Indonesia: Trouble Again in Ambon
Asia Briefing N°128
4 Oct 2011
Clashes on 11 September between Muslims and Christians in Ambon, capital of Maluku province, and sporadic incidents thereafter raised fears of a return to the communal fighting that wracked the region from 1999 to 2002. This time, an extraordinary effort by grassroots “peace provocateurs” and local officials largely kept the violence from spreading further in Maluku. But the unrest triggered efforts by extremists elsewhere to manipulate communal tensions, apparently motivating the bombing of a church in Solo, Central Java on 25 September.
The outbreak exposed the lasting impact of the earlier conflict, the depth of the fault-lines between the communities and glaring police inadequacies on every count: community relations, intelligence, investigative capabilities and preparedness. The government must quickly answer questions about how the violence started, who opened fire and why, as well as rebuild homes and address the needs of newly displaced without the usual corruption. An independent review of local police performance should identify shortcomings and solutions. Most importantly, government, civil society and donors must intensify efforts to build interaction between the communities through practical projects of mutual benefit.
The violence was sparked by the death on 10 September of Darfin Saimin, a Muslim motorcycle taxi driver. Police said it was an accident; circumstantial evidence convinced the family he had been murdered. Text messages that he had been tortured and killed by Christians began circulating, and by the time Darfin was buried (about 1:30pm on 11 September), hundreds of mourners had gathered. Violence erupted as they left the cemetery and continued in two areas until about 9pm, leaving three dead and dozens wounded. Over 100 homes, mostly Muslim but about twenty Christian, were burned to the ground. Around two the next morning, a clash that claimed four shooting victims erupted at the opposite end of town, in a sensitive area dividing the communities. About 50 Christian houses were burned.
By 13 September, markets, schools and offices were returning to normal, but Ambon had some 4,000 newly displaced, with some having lost their homes for the fourth time in twelve years. Polarisation was greater than ever, with mostly Christians believing the accident theory, most Muslims believing the murder theory and many on both sides seeing provocateurs active from the sidelines.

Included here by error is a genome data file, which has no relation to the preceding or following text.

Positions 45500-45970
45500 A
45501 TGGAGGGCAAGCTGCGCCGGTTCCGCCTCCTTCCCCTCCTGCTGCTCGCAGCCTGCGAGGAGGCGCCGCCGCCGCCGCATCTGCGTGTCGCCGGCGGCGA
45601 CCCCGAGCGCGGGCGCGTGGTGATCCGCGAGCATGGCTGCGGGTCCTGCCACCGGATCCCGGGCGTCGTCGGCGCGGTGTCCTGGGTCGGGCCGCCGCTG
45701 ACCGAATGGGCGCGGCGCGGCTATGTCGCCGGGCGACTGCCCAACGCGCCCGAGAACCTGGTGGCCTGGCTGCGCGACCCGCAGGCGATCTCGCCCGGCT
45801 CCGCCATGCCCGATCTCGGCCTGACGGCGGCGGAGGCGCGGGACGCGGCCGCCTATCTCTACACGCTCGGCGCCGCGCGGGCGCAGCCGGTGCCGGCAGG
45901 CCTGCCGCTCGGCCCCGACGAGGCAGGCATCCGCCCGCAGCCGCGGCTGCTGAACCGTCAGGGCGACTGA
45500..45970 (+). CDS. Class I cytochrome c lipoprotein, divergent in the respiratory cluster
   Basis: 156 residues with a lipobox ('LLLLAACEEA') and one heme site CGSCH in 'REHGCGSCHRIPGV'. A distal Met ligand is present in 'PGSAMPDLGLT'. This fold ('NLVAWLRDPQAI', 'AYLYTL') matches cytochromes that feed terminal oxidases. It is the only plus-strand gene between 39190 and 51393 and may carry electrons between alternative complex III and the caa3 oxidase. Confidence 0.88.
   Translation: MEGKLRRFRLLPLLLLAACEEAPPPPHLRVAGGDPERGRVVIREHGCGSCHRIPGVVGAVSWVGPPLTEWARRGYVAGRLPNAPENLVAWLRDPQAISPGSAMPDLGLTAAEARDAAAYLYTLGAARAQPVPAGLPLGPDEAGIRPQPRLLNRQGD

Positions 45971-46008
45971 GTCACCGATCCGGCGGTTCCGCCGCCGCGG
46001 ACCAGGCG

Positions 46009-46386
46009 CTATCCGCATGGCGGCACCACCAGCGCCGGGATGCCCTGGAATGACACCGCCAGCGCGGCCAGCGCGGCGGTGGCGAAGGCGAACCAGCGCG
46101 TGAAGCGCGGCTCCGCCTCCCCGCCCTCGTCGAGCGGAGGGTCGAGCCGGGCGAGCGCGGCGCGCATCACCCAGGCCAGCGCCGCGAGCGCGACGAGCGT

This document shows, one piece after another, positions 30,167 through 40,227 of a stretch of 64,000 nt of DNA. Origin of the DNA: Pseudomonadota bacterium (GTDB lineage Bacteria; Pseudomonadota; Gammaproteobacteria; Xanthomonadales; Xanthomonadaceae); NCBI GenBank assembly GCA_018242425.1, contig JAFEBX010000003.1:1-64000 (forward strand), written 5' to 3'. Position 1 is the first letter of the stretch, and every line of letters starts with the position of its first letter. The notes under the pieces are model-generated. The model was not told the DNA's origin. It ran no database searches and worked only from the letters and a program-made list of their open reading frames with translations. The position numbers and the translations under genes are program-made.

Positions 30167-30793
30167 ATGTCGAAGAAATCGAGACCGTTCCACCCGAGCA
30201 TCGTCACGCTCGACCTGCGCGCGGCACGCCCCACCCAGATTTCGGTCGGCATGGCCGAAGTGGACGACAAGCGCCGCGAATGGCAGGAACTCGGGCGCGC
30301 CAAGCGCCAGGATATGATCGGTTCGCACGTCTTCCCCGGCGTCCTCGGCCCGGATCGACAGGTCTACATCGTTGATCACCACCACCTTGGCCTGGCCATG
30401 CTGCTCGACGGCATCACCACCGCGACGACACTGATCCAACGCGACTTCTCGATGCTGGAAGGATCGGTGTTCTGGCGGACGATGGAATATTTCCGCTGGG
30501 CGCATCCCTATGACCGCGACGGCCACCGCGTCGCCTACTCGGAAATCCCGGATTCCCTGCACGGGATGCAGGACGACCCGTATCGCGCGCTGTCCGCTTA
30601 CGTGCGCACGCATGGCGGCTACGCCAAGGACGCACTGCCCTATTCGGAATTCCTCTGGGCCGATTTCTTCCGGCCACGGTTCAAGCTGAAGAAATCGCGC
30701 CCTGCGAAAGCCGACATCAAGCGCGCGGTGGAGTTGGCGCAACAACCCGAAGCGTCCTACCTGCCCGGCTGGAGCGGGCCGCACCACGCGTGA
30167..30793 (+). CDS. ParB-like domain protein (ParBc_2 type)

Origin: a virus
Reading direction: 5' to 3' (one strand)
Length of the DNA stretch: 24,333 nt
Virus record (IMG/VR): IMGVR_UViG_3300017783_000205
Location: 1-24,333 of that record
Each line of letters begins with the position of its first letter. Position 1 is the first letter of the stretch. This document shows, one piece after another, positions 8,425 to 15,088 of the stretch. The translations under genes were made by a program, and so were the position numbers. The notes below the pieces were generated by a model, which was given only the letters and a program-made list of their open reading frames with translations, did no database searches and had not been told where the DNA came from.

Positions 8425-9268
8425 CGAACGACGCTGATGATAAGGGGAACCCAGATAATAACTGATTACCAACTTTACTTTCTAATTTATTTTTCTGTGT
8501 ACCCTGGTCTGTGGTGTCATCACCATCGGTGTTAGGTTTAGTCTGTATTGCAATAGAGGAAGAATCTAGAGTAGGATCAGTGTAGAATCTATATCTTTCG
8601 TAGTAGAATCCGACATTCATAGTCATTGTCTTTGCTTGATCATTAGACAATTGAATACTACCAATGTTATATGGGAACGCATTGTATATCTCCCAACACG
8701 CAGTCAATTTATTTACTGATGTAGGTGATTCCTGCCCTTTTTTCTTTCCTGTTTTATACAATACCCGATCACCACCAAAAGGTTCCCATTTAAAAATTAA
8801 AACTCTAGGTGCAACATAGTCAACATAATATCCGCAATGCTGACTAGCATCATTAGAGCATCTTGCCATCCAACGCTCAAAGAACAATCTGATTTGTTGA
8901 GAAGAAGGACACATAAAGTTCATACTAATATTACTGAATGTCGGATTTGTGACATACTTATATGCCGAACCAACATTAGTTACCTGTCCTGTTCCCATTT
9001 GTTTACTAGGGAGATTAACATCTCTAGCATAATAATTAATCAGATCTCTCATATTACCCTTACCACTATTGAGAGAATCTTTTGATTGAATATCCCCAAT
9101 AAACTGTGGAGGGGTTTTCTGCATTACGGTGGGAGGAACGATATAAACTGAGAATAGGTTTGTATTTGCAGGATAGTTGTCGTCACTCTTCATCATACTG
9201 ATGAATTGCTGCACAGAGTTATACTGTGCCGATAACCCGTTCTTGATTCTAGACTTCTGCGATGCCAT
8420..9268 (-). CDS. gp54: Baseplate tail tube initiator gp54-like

Speculation about who might possibly benefit from the violence – the army, the police, local political figures, national political figures, extremists – obscures the fact that post-conflict Ambon is a tense, violent and divided city, much as local boosters like to evoke the idyllic image of “Sweet Ambon” (Ambon Manise). Inter-village gang fights are frequent, as are common crimes that, because of the victim’s or perpetrator’s religion, can instantly take on communal overtones. Everyone knows where the borders are between Muslim and Christian communities; public schools are largely segregated. Where the two groups mix, in the state university, government and a few large markets, there is an obsession with communal balance. A high population density, exacerbated by a steady influx of economic migrants from Southeast Sulawesi, does not help. Thus, even though many in Ambon believe that the latest violence had to be planned rather than spontaneous, there was more than enough kindling to start the fire.
The government in Jakarta made clear its concerns by taking two unusual steps: sending its top three security officers – the armed forces commander, the police chief and the coordinating minister for political, security and legal affairs – to Ambon on 15 September to meet with local officials and community leaders to discuss solutions; and sending a team of investigators from police headquarters to examine the accident/crime scene. It also acted quickly to stop potential troublemakers from travelling to Ambon to exploit the unrest. Three weeks after trouble erupted, however, the issue of “attacks by Crusaders” against Muslims in Ambon is still roiling extremist websites. Old grievances are being dredged up, and a new narrative of Muslim persecution is taking root that needs urgently to be countered. An independent forensic analysis of Darfin’s death and quick rehabilitation of burned-out neighbourhoods would help. Longer term action is also needed to improve policing and break down communal barriers.
Jakarta/Brussels, 4 October 2011